For over a year, we have been discussing the acceleration of digital banking activity that resulted from the closing of physical facilities in response to the pandemic. As consumers and businesses flocked to digital channels, traditional financial institutions responded by deploying new technologies, products and services to improve customer experiences.
Many financial institutions doubled down on digital transformation initiatives to try to keep pace with fintech and big tech firms that quickly became the darlings of Wall Street. Larger financial institutions as well as these non-traditional firms are stealing the lion’s share of market cap growth in the financial services industry and are breaking records for venture capital investment. According to McKinsey’s Global Banking Annual Review, this is causing a significant divergence between the industry’s top performers and performance laggards.
What McKinsey finds is that the banking industry is splitting into haves and have-nots around the response to market changes, the resiliency of existing business models, and the determination to become future-ready. While some factors, such as geography, customer base, and scale may be difficult to modify quickly, alternative business models can make a measurable positive impact on future results if implemented quickly.
Current Revenues Do Not Guarantee Future Success
The majority of financial institutions appear to be doing well financially, especially in context of what has occurred globally related to the pandemic. That said, only half of the banks currently cover their cost of equity. According to McKinsey, 51% of banks operate with an ROE below cost of equity (COE), and 17% are below COE by more than four percentage points.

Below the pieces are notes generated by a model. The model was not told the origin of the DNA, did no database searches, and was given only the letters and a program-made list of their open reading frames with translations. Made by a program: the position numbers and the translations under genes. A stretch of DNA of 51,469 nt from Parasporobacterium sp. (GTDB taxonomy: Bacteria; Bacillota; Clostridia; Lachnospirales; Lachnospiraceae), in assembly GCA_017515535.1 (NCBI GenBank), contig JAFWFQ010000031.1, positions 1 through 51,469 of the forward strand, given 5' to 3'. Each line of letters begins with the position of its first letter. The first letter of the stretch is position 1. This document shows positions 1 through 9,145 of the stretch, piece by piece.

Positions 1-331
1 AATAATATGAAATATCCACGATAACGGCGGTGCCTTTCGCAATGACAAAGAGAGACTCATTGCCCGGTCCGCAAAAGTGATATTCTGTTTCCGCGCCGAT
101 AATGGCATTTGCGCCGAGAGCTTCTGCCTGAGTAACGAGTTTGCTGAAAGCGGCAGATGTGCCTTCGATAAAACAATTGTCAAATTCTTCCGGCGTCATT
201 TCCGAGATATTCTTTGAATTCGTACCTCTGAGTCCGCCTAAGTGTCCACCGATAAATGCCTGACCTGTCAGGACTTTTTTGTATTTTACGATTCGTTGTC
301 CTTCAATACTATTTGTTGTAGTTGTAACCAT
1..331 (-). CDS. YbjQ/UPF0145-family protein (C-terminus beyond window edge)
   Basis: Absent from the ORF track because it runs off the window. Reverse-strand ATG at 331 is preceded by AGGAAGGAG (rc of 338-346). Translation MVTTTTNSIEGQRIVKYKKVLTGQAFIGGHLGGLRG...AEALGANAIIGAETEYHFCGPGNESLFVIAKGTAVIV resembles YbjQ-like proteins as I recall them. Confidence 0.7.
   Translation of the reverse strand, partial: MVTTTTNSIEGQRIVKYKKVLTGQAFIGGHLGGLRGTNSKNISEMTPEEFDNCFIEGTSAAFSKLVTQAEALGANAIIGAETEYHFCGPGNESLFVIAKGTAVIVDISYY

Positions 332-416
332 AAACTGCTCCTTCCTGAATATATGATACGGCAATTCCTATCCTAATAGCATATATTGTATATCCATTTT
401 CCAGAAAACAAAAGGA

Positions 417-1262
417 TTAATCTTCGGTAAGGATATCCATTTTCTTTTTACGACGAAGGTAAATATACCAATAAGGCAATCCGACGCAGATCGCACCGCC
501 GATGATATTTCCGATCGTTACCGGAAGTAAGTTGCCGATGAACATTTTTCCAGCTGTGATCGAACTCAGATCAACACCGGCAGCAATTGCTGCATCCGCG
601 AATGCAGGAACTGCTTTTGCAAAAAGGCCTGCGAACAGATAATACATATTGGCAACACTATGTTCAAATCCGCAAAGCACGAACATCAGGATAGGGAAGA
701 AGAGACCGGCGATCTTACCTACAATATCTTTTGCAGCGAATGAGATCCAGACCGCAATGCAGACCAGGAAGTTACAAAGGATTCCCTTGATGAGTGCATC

Barring another major economic setback, performance of most banks may be satisfactory, but will significantly lag other industries. More concerning should be the reality that many banks still cling to old-school business models that are more capital-intensive and have lower revenue opportunity. This is in contrast to fintech firms and other digital players that are much better situated for financial success going forward.
Many Banks are Like Taxis Operating in an Uber World
The global ride-sharing application, Uber, was founded in 2009 and quickly disrupted modern transportation as we knew it. At one point, Uber grew to become the highest-valued private startup company in the world, leveraging modern technology and focusing on a vastly improved customer experience. Though the road has often been bumpy, Uber remains an excellent example of how an old-school business model can be reimagined.
Banking is facing a similar dilemma that cabbies had a decade ago – how to compete with a solution that is positioned significantly better in a marketplace that values improved experiences and mobile-first innovation? Similarly, there is a need to act quickly, since much of the opportunity after an industry crisis occurs in the first few years after disruption, with less opportunity thereafter. “The coming five years or so will mark the beginning of a new era in global banking, in which the industry will move from a decade of convergent resilience (2011–20) to a period of divergent growth (2022–27),” states McKinsey.
Being a Taxi in an Uber World:
Legacy banks will continue to struggle if they are unable (or unwilling) to provide the level of integrated digital experiences customers have become accustomed to in other industries.